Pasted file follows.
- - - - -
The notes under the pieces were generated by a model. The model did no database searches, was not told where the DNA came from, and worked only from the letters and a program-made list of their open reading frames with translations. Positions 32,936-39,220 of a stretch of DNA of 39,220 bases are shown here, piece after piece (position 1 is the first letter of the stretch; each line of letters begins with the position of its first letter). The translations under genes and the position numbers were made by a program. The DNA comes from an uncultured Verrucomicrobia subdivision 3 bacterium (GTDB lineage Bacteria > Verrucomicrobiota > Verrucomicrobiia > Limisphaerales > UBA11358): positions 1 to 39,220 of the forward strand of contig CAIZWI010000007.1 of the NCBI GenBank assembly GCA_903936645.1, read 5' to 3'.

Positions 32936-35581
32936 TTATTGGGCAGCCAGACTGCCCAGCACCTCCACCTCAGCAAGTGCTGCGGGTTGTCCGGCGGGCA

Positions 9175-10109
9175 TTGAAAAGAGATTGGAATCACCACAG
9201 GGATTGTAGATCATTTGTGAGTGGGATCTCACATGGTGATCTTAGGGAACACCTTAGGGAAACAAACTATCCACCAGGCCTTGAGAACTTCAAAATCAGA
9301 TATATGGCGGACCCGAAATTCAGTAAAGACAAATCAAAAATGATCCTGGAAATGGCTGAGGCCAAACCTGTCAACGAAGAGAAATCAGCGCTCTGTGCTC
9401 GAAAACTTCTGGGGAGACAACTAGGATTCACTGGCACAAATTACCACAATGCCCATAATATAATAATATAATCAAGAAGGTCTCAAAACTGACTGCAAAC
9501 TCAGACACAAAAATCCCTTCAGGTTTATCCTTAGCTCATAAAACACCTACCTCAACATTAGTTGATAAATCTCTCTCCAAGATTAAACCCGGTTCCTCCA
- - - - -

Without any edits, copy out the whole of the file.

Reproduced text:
The notes under the pieces were generated by a model. The model did no database searches, was not told where the DNA came from, and worked only from the letters and a program-made list of their open reading frames with translations. Positions 32,936-39,220 of a stretch of DNA of 39,220 bases are shown here, piece after piece (position 1 is the first letter of the stretch; each line of letters begins with the position of its first letter). The translations under genes and the position numbers were made by a program. The DNA comes from an uncultured Verrucomicrobia subdivision 3 bacterium (GTDB lineage Bacteria > Verrucomicrobiota > Verrucomicrobiia > Limisphaerales > UBA11358): positions 1 to 39,220 of the forward strand of contig CAIZWI010000007.1 of the NCBI GenBank assembly GCA_903936645.1, read 5' to 3'.

Positions 32936-35581
32936 TTATTGGGCAGCCAGACTGCCCAGCACCTCCACCTCAGCAAGTGCTGCGGGTTGTCCGGCGGGCA

Positions 9175-10109
9175 TTGAAAAGAGATTGGAATCACCACAG
9201 GGATTGTAGATCATTTGTGAGTGGGATCTCACATGGTGATCTTAGGGAACACCTTAGGGAAACAAACTATCCACCAGGCCTTGAGAACTTCAAAATCAGA
9301 TATATGGCGGACCCGAAATTCAGTAAAGACAAATCAAAAATGATCCTGGAAATGGCTGAGGCCAAACCTGTCAACGAAGAGAAATCAGCGCTCTGTGCTC
9401 GAAAACTTCTGGGGAGACAACTAGGATTCACTGGCACAAATTACCACAATGCCCATAATATAATAATATAATCAAGAAGGTCTCAAAACTGACTGCAAAC
9501 TCAGACACAAAAATCCCTTCAGGTTTATCCTTAGCTCATAAAACACCTACCTCAACATTAGTTGATAAATCTCTCTCCAAGATTAAACCCGGTTCCTCCA